That’s the thing. The many layers of social media safety remain a serious problem on Facebook, despite the platform going mainstream more than 15 years ago. This is a problem on all of the major platforms. Currently, “the world’s biggest social media companies are scrambling to combat a global barrage of Kremlin-backed falsehoods and digital tricks around the invasion of Ukraine.” Companies like Meta are nowhere near solving it for virtual reality. Indeed, an internal Meta memo suggests moderating harmful content at scale simply might not be possible.
Advertising has long tried to sell us visions of flourishing—to associate possessing things and having mediated or curated experiences with self and social actualization. This theme endures because easy escapism is a compelling fantasy. There’s no work involved, and we all deserve a break. But Meta’s promotional script, the gospel of the metaverse, is an incredibly condescending techno-salvationist vision—one that we should find unbelievable as well as unappealing.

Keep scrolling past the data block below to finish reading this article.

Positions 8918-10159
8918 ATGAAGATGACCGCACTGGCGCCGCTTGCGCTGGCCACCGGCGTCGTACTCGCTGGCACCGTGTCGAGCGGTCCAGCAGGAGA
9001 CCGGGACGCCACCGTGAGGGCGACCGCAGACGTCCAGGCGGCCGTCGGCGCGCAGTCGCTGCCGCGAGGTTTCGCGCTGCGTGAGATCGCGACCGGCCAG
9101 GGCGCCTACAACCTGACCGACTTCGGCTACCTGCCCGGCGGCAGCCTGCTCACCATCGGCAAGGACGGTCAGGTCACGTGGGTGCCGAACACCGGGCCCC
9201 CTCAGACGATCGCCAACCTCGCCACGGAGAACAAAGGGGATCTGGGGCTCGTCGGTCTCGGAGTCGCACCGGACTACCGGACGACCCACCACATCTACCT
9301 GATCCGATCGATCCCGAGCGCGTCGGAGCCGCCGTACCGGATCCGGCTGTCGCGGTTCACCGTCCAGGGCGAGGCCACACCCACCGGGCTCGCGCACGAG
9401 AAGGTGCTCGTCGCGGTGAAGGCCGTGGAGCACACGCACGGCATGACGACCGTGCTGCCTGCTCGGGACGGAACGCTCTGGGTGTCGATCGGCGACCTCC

Evan Selinger is a Professor of Philosophy at Rochester Institute of Technology. His research focuses on technology’s social, ethical, and legal dimensions, often emphasizes privacy and power issues, and is regularly connected to public interest projects through opinion writing and collaborations with civil society organizations, government agencies, think tanks, and companies.